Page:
Let’s take SC QUERY as an example, here’s the output when pointed at a specific service:
TYPE : 30 WIN32
STATE : 4 RUNNING
(STOPPABLE, PAUSABLE, ACCEPTS_SHUTDOWN)
WIN32_EXIT_CODE : 0 (0x0)
SERVICE_EXIT_CODE : 0 (0x0)
CHECKPOINT : 0x0
WAIT_HINT : 0x0
We want to know if this service is running, its state.
There’s two options here, run SC QUERY WINMGMT, return all its output and then use the like operator to see if Running is present, or, we can filter the output and return the state whether it is running, paused or stopped.
I’ve got a couple of examples for the Run Command Line step that use that classic FOR /F command and switch along with FIND /I to pick at specific elements in the output, these stand as examples that you can modify and cast out from.
Bring back the STATE of a specific Windows service:
FOR /F "tokens=1,2,3,* delims= " %A in ('sc query Winmgmt ^| Find /I "state"') do @echo %D
SC Query Winmgmt | FOR /F "tokens=1,2,3,* delims= " %A in ('Find /I "state"') do @echo %D
Either of these approaches will bring back the state value of a specific service cleanly.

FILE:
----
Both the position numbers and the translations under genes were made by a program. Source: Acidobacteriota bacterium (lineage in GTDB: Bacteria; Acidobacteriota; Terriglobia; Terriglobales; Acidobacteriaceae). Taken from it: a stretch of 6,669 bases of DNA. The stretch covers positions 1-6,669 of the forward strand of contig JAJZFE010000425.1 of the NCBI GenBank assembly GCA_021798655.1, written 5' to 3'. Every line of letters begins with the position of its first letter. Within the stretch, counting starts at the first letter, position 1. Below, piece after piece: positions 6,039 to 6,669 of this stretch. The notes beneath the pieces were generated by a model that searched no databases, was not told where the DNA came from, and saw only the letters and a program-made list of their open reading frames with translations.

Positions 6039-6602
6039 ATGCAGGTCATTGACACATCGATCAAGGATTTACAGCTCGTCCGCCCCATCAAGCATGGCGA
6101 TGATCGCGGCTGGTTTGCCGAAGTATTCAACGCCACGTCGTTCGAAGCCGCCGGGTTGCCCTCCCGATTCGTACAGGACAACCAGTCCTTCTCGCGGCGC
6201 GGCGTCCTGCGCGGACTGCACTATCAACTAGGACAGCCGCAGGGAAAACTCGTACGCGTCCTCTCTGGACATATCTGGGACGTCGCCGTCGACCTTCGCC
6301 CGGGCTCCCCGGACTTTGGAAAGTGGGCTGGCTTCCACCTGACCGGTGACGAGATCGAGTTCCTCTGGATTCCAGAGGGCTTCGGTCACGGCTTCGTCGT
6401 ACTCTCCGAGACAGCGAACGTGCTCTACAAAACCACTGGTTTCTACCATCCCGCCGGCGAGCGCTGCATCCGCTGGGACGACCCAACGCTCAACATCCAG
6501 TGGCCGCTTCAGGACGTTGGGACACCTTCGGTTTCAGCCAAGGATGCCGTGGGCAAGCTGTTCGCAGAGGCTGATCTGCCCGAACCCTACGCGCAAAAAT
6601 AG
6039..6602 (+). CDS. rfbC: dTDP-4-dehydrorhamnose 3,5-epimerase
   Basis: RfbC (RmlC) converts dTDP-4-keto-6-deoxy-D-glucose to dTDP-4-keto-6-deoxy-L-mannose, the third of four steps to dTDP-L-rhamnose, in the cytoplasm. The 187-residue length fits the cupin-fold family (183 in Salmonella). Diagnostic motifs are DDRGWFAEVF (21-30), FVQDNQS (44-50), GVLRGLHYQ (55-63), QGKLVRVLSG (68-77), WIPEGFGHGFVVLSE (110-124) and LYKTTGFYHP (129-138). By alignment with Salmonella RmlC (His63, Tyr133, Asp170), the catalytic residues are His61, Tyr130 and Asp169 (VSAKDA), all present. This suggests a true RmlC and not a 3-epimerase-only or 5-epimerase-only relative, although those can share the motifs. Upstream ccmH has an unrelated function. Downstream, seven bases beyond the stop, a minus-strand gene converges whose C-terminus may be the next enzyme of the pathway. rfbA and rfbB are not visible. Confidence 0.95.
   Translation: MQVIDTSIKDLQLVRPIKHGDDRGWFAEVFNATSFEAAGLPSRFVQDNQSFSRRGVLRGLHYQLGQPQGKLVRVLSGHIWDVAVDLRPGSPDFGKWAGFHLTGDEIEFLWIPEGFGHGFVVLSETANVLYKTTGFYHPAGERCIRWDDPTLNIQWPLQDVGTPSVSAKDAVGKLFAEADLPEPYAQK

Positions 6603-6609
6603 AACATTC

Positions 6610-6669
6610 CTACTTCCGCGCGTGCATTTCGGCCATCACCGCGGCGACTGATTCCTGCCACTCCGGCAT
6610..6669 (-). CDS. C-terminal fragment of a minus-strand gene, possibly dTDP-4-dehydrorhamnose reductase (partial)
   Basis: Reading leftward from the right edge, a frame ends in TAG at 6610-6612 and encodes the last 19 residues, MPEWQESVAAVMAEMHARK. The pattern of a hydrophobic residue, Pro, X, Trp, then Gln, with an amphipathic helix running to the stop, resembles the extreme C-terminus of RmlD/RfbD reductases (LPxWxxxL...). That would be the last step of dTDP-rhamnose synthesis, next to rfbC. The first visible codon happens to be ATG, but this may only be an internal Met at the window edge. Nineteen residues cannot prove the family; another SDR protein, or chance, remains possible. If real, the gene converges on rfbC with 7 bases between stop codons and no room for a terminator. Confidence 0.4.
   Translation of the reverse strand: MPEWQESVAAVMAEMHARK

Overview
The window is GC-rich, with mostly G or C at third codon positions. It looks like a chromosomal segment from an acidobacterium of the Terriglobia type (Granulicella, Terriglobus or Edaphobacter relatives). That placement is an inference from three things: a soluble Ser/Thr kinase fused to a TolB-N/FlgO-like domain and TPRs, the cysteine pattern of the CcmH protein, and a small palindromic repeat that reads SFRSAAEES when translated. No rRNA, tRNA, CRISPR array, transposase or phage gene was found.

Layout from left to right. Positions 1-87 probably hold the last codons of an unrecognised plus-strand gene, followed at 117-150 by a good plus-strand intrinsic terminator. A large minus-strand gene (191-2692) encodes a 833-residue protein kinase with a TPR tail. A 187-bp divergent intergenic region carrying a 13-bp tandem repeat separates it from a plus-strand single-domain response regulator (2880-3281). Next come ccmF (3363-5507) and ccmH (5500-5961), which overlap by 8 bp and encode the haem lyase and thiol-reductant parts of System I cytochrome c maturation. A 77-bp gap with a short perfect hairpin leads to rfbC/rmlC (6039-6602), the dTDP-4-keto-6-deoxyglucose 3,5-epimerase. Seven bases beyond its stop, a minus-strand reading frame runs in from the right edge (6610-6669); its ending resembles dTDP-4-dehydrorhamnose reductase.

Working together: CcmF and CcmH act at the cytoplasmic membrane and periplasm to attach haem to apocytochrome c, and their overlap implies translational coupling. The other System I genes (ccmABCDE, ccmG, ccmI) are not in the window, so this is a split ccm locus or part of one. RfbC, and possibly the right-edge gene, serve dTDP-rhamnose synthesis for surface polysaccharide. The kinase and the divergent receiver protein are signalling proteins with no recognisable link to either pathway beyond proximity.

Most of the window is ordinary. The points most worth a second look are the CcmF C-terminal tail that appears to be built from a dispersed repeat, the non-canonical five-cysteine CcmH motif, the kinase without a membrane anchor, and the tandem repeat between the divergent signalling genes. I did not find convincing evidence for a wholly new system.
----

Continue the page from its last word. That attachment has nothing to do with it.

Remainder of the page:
Retrieve a specific Registry value:
FOR /f "tokens=1,2,* delims= " %A in ('reg.exe query HKLM\Software\7-zip /v Path') do echo %C
The 7-zip Path value will be returned as-is.
Check if the device is Azure AD joined:
FOR /F "tokens=1,* delims=: " %A in ('dsregcmd /status ^| Find /I "AzureAdJoined"') do @echo %B
It’ll return a YES or a NO to evaluate later on.
Check if a process running:
FOR /F "tokens=1,* delims= " %A in ('tasklist /NH /FI "ImageName eq notepad.exe"') do @echo %A
This will bring back the processes name if it is running, a like or equal comparison on notepad.exe or notepad will flag it up as running, and an action can be taken in the task sequence.
I think I’ll leave this here, as you can see this is a very enabling feature that could easily be underestimated or undervalued in amongst all the other bolder and brassier features that Build 1910 is laden with.
I tweeted about this feature recently, put out a few interesting but clumsy examples. Would be interesting to see some examples of how you use this new feature, feel free to tweet them there or leave in the comments here: